Let’s say your brain has two modes: Threat Mode, and Friendly (or normal) Mode (I’m oversimplifying here, but actually, it’s not that far off). Let’s call them TM and FM for short.
In FM, you can plan, organize, maintain perspective, problem-solve creatively, and express yourself in ways that don’t alienate other people. TM is what happens when you’re stressed or emotionally threatened in some way. This could range from mild stress (“Darn, we’re out of milk”), to moderate/severe chronic stress (such as new-baby-and-no-sleep), to momentary stress of the sort that produces road-rage. And road-rage is indeed a result of Threat Mode!
TM is what happens when you’re triggered, and you can get triggered at all kinds of levels, but essentially your brain is preparing for some degree of fight/flight. As you may have read elsewhere, your brain actually switches blood flow from the planning, organizing, moderating frontal circuits to the threat-detection-and-action emotional circuits. The results have been described in terms of temporary loss of IQ points, tunnel-vision, and reactivity, to name a few of the characteristics of TM. Complicating things, lots of background factors—often out of awareness—can feed into how much Threat Mode dominates one’s experience, and it also can snowball in sneaky ways.
What might be more surprising is how something that can seem neutral or harmless can become so threatening when you or your partner is in TM. Take, for example, demands! In relationship terms, demand is similar to command in that it implies a need for compliance without appeal on the part of the demandee. Demands and commands have an absolute quality that may be expressed in a form resembling “Do X,” or “You must X” or “Don’t ever X.”
Sometimes demands are disguised as requests. According to Marshall Rosenberg, the litmus test for a demand is that that non-compliance on the part of the respondent is met with criticism, punishment or denial. For example:
Partner A: “Will you please take out the trash?”
Partner B: “I don’t want to do it now but I’ll do it tomorrow.”
Partner A, sarcastically, “Well, you’re a big help,” or angrily “You never do anything I ask!,” or the like.
Since Partner A was apparently unwilling to accept anything but a yes, that was not really a request—it was a demand posing as a request.
When we are in Threat Mode we are alert for anything that might threaten our well-being, especially people who don’t have our interests in mind, and even more so, loved ones who don’t appear to have our interests in mind (because, of course, these are the people who should have our interests in mind the most!). Unilateral gestures, communications or actions on the part of a partner can be signals to the effect that the other doesn’t matter, and that is precisely the problem with demands. In not allowing for appeal or choice by the demandee, they are unilateral communications, suggesting that the demandee’s needs or wishes are not up for consideration. As such they become threats. Of course, not all demands will be triggers, but to the degree that one or both partners are in Threat Mode and the demand is for something that both partners are not in alignment on, there will be trouble.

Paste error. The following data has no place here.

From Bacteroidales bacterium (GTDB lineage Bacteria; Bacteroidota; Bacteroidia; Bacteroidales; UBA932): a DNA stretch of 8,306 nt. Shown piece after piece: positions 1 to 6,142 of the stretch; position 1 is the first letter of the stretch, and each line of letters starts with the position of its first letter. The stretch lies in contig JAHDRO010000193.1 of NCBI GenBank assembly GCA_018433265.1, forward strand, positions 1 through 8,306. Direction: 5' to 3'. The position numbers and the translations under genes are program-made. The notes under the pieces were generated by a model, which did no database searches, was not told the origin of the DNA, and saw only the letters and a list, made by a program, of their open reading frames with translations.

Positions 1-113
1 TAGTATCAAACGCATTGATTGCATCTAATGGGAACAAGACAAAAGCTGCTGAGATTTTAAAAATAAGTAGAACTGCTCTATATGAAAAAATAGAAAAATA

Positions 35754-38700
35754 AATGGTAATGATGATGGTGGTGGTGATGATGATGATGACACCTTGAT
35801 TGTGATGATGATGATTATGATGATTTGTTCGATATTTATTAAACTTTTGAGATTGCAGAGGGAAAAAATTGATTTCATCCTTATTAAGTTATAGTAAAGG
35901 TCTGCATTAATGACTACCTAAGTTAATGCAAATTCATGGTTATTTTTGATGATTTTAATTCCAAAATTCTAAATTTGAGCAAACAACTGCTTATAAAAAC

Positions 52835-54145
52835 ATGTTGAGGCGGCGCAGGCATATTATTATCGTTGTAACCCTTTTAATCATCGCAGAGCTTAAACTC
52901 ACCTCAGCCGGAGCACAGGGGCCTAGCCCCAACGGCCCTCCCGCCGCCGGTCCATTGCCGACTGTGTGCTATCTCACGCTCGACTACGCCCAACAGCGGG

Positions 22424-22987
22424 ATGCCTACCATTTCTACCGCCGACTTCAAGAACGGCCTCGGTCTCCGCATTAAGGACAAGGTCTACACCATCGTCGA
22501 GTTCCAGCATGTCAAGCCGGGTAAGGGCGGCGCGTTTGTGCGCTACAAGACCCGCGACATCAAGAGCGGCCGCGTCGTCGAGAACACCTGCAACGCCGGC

Perhaps more subtle still is the idea of expectations. In the context of a more trusting relationship, it can be helpful and even desirable for partners to talk about expectations in the sense of visions and fantasies about various-sized projects, from loading the dishwasher to lifetime ambitions. These conversations are part of working out values together and figuring out what shared parts to enjoy together and how to manage differences. The problem comes in when expectations take on a quality of standards to be met, which often coincides with an atmosphere in which trust has been eroded. In this kind of scenario, the expectations take on a tone of “I expect X,” which again merges into demand territory and becomes a threat of non-mutuality. Part of the reason that expectations and demands go hand-in-hand with deteriorating trust is that they are an attempt to restore dependability through the creation of rules. Unfortunately, however, this approach typically has the opposite effect, degrading trust further by adding more threat to the relationship ecosystem (just one of the snowballing effects referenced earlier).
The cure is to restore mutuality by working back in the direction of reciprocal conversation rather than unilateral demands or expectations. In its simplest form, this can be along the lines of each partner describing—in relation to the topic at hand–what is important to them about the topic, and why it is meaningful to him or her. This should be at a time of calm reflection with each other, i.e., when in Friendly Mode, not Threat Mode. There are lots of other tweaks for ensuring a productive conversation, such as keeping to one topic at a time, learning to really listen to each other, and what to do if things go off track, but those are for another article. If the threat level in your relationship is so high (or the trust level so low) that it is hard to have any kind of significant conversation successfully, it would probably be best to seek couples therapy to help you get to a better place. But we can all can use more awareness of how we are using expectations and demands, so start noticing how you use them today. (And that’s a command!)